Electricity customers of the Modesto Irrigation District will get a 7 percent increase next week, less than the 11 percent hike that was on the table.
But the district board's 3-2 vote in favor of the increase Tuesday left a couple of issues unsettled.
First, the board will consider creating monthly surcharges that would go up or down to reflect certain costs, such as wholesale power from elsewhere.
Second, the MID could have to pull out of a partnership planning a power plant fueled by natural gas in Lodi. The district had counted on the full 11 percent increase to stay in that project.
The 7 percent increase, effective Monday, will raise the average residential bill from $130 to $139 a month.
"I know that it's difficult for all of us," Director Tom Van Groningen said. "No one likes to increase rates."
He and Directors Paul Warda and Glen Wild voted for the increase.
Director Cecil Hensley said the increase is too much in a time of high unemployment. Director John Kidd favored delaying the vote so the board could further discuss the district's finances.
Several ratepayers said the district should trim its spending. Dave Thomas, president of the Stanislaus Taxpayers Association, said MID employees make an average of $125,160 in salary and benefits a year.
"The ratepayer is supporting $125,000 and change for the average MID employee," Thomas said. "That's a good gig."
District spokeswoman Melissa Williams said the pay and benefits "are in line with the marketplace of the electric utility business."
District officials said they have reduced the MID work force by 10 percent, to 422 employees, by leaving nearly 50 vacancies unfilled.
They said they have trimmed small capital projects but need to boost reserves so they can issue bonds for major projects at low interest rates.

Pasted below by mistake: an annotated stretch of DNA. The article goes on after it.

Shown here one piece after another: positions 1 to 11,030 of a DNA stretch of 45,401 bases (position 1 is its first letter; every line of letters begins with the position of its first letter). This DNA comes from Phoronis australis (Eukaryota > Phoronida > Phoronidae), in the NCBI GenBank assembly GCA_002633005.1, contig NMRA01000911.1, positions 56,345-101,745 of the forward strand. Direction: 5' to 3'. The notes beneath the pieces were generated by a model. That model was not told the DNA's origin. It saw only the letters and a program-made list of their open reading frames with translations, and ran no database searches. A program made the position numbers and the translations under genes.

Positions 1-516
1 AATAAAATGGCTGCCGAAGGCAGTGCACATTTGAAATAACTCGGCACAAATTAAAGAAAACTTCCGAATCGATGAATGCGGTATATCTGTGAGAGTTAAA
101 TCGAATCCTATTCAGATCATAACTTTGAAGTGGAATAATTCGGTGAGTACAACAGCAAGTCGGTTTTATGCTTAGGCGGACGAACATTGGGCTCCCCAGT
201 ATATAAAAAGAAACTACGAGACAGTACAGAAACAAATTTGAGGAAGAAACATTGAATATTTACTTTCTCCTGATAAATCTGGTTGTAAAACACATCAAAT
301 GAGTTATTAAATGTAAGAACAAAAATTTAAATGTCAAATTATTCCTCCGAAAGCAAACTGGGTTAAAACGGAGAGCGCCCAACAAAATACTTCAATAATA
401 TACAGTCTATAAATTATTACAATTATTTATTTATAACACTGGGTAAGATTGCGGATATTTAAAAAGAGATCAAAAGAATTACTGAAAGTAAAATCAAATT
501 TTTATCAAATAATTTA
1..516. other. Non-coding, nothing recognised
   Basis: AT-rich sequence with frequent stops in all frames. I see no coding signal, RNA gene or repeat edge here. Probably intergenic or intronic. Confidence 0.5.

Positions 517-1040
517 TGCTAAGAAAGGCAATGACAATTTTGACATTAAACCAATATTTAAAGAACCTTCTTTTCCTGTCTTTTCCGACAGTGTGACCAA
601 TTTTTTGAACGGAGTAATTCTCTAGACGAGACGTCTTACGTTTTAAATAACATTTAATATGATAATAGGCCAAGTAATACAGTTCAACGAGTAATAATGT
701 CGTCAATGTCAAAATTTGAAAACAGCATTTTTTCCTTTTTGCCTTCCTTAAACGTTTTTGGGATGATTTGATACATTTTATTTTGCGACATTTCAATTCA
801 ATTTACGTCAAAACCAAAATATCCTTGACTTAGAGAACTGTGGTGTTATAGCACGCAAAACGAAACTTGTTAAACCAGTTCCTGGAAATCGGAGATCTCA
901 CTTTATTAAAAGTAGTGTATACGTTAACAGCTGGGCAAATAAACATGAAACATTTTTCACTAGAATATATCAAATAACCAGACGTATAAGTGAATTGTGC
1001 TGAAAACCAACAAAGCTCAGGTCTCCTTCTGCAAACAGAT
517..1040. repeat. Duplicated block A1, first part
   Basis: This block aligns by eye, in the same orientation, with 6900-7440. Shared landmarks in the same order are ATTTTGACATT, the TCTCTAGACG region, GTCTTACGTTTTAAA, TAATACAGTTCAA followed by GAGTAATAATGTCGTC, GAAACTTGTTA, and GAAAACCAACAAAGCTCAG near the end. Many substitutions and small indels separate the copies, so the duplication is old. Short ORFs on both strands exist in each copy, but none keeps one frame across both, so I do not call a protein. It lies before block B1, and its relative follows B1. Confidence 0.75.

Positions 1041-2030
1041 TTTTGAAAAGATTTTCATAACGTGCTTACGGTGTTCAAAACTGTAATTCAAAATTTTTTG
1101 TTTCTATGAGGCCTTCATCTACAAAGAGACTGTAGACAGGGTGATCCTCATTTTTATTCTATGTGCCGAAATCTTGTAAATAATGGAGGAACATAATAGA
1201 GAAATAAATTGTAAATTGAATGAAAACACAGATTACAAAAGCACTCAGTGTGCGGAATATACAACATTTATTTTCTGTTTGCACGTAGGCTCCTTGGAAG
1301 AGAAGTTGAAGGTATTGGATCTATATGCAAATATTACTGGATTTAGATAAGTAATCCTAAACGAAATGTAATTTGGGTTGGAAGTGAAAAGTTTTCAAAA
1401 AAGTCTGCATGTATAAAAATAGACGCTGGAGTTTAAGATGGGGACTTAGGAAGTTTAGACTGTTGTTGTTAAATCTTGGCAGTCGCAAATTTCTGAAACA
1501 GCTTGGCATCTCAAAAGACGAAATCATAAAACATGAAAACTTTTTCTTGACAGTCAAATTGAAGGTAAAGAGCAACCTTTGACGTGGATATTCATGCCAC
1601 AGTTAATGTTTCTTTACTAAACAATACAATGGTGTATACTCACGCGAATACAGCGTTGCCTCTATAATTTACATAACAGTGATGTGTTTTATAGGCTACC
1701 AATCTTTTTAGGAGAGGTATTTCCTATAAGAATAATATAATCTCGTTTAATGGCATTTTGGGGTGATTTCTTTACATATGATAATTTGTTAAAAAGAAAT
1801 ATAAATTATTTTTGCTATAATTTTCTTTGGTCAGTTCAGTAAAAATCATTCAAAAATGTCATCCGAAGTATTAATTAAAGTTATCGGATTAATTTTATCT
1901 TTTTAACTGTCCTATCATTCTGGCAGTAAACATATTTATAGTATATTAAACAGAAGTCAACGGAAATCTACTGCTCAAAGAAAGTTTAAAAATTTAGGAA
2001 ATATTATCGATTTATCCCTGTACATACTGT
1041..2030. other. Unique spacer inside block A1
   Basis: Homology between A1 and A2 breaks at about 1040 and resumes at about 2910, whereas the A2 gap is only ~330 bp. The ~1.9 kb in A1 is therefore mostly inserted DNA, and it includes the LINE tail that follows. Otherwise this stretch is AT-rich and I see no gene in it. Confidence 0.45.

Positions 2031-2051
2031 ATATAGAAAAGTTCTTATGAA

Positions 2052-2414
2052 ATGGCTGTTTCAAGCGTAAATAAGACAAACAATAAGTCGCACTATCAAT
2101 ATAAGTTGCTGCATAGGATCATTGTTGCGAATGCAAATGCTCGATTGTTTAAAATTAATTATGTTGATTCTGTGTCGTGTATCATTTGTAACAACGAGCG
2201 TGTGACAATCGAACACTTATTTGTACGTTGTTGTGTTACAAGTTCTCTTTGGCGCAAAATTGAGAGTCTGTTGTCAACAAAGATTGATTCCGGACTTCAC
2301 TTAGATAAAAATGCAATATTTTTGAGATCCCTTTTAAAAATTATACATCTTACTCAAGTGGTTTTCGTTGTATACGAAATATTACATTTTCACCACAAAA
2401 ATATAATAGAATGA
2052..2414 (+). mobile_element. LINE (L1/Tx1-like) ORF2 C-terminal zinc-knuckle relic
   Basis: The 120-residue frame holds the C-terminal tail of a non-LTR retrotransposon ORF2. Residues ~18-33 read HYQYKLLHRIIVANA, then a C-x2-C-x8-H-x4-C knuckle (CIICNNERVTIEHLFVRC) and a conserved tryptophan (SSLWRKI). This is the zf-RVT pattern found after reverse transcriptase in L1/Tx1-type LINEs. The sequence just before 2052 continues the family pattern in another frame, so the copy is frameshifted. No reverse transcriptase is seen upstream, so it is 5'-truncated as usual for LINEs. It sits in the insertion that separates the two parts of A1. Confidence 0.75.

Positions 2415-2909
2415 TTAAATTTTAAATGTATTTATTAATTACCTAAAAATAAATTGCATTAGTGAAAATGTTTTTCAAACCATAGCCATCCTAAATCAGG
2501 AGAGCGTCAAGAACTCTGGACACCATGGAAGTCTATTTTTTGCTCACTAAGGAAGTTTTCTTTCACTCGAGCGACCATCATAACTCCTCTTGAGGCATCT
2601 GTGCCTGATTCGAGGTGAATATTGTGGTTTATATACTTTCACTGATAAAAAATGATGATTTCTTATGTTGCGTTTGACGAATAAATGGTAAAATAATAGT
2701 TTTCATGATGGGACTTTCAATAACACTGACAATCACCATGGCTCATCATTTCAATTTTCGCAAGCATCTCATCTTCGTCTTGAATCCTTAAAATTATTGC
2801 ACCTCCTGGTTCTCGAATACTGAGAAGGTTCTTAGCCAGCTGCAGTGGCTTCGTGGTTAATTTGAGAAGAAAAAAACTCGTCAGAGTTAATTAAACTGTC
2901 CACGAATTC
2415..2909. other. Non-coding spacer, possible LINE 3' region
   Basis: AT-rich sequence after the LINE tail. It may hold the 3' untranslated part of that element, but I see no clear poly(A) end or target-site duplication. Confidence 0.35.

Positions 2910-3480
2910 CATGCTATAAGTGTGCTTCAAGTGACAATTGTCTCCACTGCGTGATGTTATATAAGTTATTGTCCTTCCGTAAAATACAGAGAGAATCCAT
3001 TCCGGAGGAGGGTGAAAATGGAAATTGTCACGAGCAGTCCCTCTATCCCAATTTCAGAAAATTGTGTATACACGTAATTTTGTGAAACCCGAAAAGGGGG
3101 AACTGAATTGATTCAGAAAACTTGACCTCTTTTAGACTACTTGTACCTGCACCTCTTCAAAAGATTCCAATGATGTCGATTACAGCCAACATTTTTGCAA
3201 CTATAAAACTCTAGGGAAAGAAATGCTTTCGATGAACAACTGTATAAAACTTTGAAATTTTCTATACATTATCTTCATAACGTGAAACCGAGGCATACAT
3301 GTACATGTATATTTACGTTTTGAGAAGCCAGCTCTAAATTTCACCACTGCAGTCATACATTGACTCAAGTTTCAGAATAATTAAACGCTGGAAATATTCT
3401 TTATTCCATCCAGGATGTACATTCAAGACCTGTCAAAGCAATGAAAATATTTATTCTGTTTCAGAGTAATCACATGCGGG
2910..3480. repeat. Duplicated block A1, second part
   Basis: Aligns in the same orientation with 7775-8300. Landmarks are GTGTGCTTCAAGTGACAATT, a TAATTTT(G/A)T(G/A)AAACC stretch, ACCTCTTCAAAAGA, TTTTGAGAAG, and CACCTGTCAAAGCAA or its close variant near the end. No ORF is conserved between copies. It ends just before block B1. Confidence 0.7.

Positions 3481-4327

This includes the 255-megawatt Lodi plant. The MID has a one-quarter share and has contributed about $10 million for planning and design.
MID General Manager Allen Short said the 7 percent rate increase will leave the district short of the reserves that bond-rating agencies demand. High reserves are considered a sign of financial health and usually translate into low interest rates on bond issues.
Short said the district's financial adviser is recommending the MID pull out of the Lodi project. He said the $10 million spent so far could be recouped if another agency takes the MID's place.
The Lodi plant is intended to help meet peak summer demand, which can approach 700 megawatts. Short said it also would fill in when wind and solar plants are not producing.
The MID will continue with construction of a 50-megawatt addition to its gas-fired power plant on Woodland Avenue.
The district is expanding its generation capacity to reduce reliance on power purchases from outside parties, which can be especially costly on hot summer days.
But these purchases will still be needed to some degree, and that's one reason the board is considering surcharges on customer bills.
When costs rise, as happened with gas in 2008, the surcharges would go up. When costs drop, customers would get a break.
Surcharges could rise and fall with the availability of cheap hydroelectric power. And they could cover the higher cost of wind and solar power compared with conventional sources, or the cost of rules aimed at curbing climate-changing emissions from fossil fuels.
The Turlock Irrigation District enacted a surcharge tied to wholesale power costs in 2005.
The MID board plans to discuss surcharges, including possible amounts and purposes, at an informal workshop before voting at another meeting.
This extra income would not come in time to keep the MID in the Lodi project, which is moving quickly, district officials said.
Kurt Danziger, a customer in Escalon, urged the district to forgo that project.
"We have to live within our means," he said. "That's going to mean some hard choices."
Bee staff writer John Holland can be reached at firstname.lastname@example.org or 578-2385.